Ray Mayne: The biggest problem we had was convincing farmers to remove a lot of trees and to basically refence their farms. This needed to be done to ensure that the farmers got the most coverage from their pivot or linear-move systems. In the days when we were selling boom-type irrigators, we endeavored to install these irrigation systems within fence lines and tree lines. The biggest mental block farmers had to get over was redesigning the layout of their farms from scratch. They soon came to realize that working the farm around the irrigation system has advantages—the two biggest being labor savings and a more efficient application method and rate. We had to sell them on the idea that when you pull out some trees and remove some fence lines, you can actually irrigate your whole farm more efficiently. 

Irrigation Leader: What crops are most of the center-pivot systems you sell being used for? 

Ray Mayne: Over the last 10–15 years, dairying has become very popular in our area because of its soil types and growing conditions. Our dairy cows stay outside, because our winters are not that severe. We do get frost, some snow, and rainfall, of course, but the conditions are normally quite good. That’s where the labor-saving advantage of center-pivot irrigation really took hold. With the number of dairy farms increasing, an increase in the area of arable farming was only made possible by center-pivot irrigation. Today in Canterbury, there are thousands of acres of potatoes and arable-type crops. We also grow a lot of conventional wheat and barley crops, and seed crops, such as rye grass, clover, and carrot seed, are also popular. From my perspective, even though dairy has grown exponentially over the last few years, arable has grown hugely as well because of center-pivot irrigation. 

Irrigation Leader: Do the center-pivot systems you sell in New Zealand differ from those Reinke sells in the United States? 

Ray Mayne: Not really. From a technology point of view, irrigation in New Zealand is changing all the time. We are now much more aware of how and where we are actually applying water. That’s the reason why variable-rate irrigation (VRI), for example, has increased hugely here in New Zealand. I’ve been working with Reinke for several years to ensure that its VRI systems are available here. We design and install them to suit our particular farm type, but the machine is no different structurally from those in the United States or any other country. Any differences would relate how we actually attach our sprinklers and how we make water come out of these machines to ensure we’re applying water as close to perfectly as possible.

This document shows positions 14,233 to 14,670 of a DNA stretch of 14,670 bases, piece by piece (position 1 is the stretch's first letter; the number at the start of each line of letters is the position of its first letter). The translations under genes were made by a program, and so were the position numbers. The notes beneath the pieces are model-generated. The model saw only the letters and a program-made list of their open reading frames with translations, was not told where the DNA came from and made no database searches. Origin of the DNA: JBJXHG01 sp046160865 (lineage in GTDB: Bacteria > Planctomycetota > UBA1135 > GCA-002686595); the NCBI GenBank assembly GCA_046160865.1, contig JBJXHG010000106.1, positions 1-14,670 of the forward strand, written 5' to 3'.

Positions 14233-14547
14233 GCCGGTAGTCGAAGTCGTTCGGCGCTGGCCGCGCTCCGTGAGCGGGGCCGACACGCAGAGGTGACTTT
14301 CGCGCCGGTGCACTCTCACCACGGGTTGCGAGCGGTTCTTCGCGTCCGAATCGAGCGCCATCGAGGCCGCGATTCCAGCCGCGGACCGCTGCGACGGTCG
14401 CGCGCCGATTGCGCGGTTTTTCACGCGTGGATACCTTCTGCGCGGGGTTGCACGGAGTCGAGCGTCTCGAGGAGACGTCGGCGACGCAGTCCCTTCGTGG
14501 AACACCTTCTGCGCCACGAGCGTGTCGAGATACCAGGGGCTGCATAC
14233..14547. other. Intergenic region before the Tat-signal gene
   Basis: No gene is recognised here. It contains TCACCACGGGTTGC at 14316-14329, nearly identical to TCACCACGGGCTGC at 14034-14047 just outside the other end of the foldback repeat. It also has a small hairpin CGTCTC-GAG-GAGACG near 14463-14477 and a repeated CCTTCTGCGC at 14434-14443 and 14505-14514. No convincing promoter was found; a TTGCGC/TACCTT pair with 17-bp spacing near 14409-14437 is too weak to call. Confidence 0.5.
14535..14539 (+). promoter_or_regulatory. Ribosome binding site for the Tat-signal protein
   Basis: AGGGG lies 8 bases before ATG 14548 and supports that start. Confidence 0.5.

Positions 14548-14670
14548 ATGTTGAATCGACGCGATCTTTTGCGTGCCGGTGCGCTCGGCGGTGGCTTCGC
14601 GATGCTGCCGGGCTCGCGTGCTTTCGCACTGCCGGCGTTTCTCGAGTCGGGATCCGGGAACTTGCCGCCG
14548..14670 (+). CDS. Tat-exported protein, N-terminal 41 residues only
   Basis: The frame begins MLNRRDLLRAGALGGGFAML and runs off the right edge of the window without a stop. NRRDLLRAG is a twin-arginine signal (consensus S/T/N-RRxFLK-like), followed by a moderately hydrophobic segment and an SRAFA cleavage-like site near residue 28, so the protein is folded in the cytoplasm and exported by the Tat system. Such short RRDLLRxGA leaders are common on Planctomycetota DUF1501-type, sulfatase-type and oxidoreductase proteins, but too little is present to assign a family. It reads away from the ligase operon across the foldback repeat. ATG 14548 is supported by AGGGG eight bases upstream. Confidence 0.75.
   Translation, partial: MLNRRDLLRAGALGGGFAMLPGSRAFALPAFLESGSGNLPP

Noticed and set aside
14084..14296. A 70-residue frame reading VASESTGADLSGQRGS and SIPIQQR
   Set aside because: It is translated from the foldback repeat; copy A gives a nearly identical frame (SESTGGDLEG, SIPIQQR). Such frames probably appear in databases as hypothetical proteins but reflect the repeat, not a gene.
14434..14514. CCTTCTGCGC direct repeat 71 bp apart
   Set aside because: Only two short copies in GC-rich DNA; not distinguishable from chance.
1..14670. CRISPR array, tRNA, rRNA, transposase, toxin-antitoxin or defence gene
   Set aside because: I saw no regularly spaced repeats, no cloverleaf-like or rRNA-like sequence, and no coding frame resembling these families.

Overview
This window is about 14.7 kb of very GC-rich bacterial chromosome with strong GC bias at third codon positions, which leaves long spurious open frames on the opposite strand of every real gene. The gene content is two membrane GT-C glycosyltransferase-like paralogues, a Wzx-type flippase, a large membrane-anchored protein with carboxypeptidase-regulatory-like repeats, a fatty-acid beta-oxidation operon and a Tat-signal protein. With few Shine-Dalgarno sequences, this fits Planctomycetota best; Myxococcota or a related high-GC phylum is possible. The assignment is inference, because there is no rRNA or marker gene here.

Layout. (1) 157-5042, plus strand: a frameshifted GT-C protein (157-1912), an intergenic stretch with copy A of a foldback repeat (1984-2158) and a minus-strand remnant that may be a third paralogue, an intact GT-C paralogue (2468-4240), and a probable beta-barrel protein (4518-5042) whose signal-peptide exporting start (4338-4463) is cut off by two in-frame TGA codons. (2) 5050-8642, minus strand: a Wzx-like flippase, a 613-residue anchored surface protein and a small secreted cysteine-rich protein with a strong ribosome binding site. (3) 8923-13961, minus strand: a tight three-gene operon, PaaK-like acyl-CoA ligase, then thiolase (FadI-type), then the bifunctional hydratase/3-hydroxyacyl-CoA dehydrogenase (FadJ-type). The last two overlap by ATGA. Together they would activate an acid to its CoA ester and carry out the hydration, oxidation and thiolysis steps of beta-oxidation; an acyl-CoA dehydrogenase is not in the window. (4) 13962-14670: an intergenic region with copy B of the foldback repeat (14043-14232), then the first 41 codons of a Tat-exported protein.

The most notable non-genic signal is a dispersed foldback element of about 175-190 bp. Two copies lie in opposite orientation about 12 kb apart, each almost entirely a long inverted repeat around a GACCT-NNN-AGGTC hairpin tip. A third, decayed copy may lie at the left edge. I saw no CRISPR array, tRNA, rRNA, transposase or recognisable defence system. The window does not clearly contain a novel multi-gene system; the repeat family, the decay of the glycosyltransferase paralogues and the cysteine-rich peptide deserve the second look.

Irrigation Leader: Are you seeing the use of center pivots to apply fertilizer and chemicals, and is that something you encourage your customers to consider? 

Ray Mayne: I know that in the United States, most farmers inject fertilizer and chemicals through center-pivot irrigators, but it is not really done here. All chemicals are applied by truck or sometimes by aerial spraying. Most fertilizer is also applied by truck. Some farmers have looked at putting liquid fertilizer through center pivots, but most haven’t embraced it in the way that U.S. farmers have. 

Irrigation Leader: What are your other current top issues? 

Ray Mayne: Nutrient levels are something that we are looking at closely in New Zealand. We’re all aware of what nitrogen application can do to our waterways, so we’re trying to ensure that our nutrient levels are kept to a minimum. It’s difficult to come up with a perfect solution that will suit everyone, but we’re doing what we can. 

Irrigation Leader: Please tell us about your vision for the future of your company and of center-pivot irrigation in New Zealand. 

Ray Mayne: Every year, when we get to the end of the irrigation season in March or April, we have time to reflect on how well we did and whether we can improve anything. Irrigation is a competitive business, and there’s a lot of center-pivot irrigation coming in, so eventually we will reach the saturation point. Providing our weather conditions remain hot and dry, irrigation will be used. When our dairy farmers are trying to produce as much as they possibly can and arable farmers are trying to grow as many crops as they possibly can, they will require irrigation. Whether it be center-pivot irrigation or linear-driven machines, irrigation will be used for many years to come. 

What I can see is technology continuing to improve all the time, with advances like VRI and GPS guidance. VRI is much more widely used here in New Zealand than anywhere else in the world. It adds a considerable cost to the machine, but farmers realize that with VRI, they can apply water exactly where they want to. Even in a dairy farming situation in which everything is a pasture-based crop, we can actually apply the water in varying amounts depending on the soil type. The use of VRI will only intensify as time goes on. The next 5 years will be just as exciting as the last 5, because technology keeps moving all the time. 

Ray Mayne is the co-owner of Ray Mayne Hose and Fittings Limited. He can be reached at 30 J B Cullen Drive, Ashburton Business Estate, Ashburton 7740, New Zealand. For more information, visit